When I was a kid, there were two toys I played with constantly,
Barbie and Ken Legos and Spirograph. I think I bought a Spirograph for my kids when they were younger. I don’t know what happened to it, but I’m pretty sure that the plastic gears were used as Frisbees and lost.
For those who have never used one, the toy was made up of plastic geometric shapes with gear teeth along their edges. One of these pieces was pinned (yeah, real pins – like they’d ship those in a kids’ toy today . . .) to a piece of cardboard and another, with holes inside it at various points in its interior where the artist placed the tip of a pen, was moved along the edge of the fixed shape so that the gears meshed as it moved. This caused the moving shape to rotate with the pen leaving behind interesting mathematical curves (known as hypotrochoids and epitrochoids). I wish I could say that, as a kid, I struggled with the toy’s mathematical foundation, but I just thought the curves looked cool.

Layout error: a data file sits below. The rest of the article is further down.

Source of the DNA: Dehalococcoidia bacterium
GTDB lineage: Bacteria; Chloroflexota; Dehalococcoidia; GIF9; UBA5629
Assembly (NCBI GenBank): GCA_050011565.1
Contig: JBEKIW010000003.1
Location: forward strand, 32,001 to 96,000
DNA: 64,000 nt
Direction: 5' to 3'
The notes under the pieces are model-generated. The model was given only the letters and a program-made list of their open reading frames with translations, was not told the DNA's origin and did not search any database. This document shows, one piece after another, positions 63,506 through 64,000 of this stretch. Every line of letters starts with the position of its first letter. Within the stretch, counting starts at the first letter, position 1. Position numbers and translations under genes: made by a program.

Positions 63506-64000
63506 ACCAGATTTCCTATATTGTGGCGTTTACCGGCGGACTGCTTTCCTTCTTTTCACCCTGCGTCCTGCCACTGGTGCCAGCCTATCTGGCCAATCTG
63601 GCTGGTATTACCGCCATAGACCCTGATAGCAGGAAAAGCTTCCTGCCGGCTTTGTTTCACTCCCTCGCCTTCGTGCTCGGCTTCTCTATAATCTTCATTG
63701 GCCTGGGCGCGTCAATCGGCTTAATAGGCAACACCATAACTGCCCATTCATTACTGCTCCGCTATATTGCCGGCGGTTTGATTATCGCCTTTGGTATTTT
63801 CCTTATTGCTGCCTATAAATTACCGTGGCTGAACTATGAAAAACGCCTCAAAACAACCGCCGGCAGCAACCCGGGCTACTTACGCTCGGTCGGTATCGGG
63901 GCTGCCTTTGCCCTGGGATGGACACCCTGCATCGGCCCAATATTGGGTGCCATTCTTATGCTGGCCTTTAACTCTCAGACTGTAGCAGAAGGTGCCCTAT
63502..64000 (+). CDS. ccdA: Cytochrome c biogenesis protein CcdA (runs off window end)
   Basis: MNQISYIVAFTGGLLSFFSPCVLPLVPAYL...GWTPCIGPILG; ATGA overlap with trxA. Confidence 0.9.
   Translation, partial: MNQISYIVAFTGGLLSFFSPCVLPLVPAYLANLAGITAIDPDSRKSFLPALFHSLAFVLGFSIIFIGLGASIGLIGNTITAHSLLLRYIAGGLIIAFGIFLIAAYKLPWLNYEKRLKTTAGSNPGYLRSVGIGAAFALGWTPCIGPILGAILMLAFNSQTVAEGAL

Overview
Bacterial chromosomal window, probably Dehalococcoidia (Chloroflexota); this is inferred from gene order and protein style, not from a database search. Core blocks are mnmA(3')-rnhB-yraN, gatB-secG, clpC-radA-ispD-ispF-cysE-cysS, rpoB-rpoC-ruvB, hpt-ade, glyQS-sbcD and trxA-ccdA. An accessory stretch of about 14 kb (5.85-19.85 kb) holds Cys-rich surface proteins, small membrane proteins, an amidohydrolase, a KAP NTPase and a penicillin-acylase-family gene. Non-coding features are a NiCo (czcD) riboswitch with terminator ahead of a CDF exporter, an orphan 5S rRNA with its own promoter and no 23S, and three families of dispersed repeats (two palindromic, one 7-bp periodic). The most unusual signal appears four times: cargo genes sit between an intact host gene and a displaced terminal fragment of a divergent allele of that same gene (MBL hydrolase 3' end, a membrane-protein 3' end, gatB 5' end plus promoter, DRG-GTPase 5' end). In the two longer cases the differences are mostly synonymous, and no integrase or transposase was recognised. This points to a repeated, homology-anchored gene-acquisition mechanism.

I could sit for hours playing with a Spirograph. Today, my friend John, pointed out this cool site that had the following script running on the page. The script/widget is there to be copied and displayed on other web sites, so here it is for all of you who have never used a Spirograph, long for the days when you played with one or, like most of us, now have the attention span of a gnat and need instant gratification without the risk of fatally impaling yourself with one of those pins.
As John points out, it’s interesting to look at the integer and non-integer ratios of the fixed and moving shapes. It’s also just fun to look at the cool results.
Created by Anu Garg.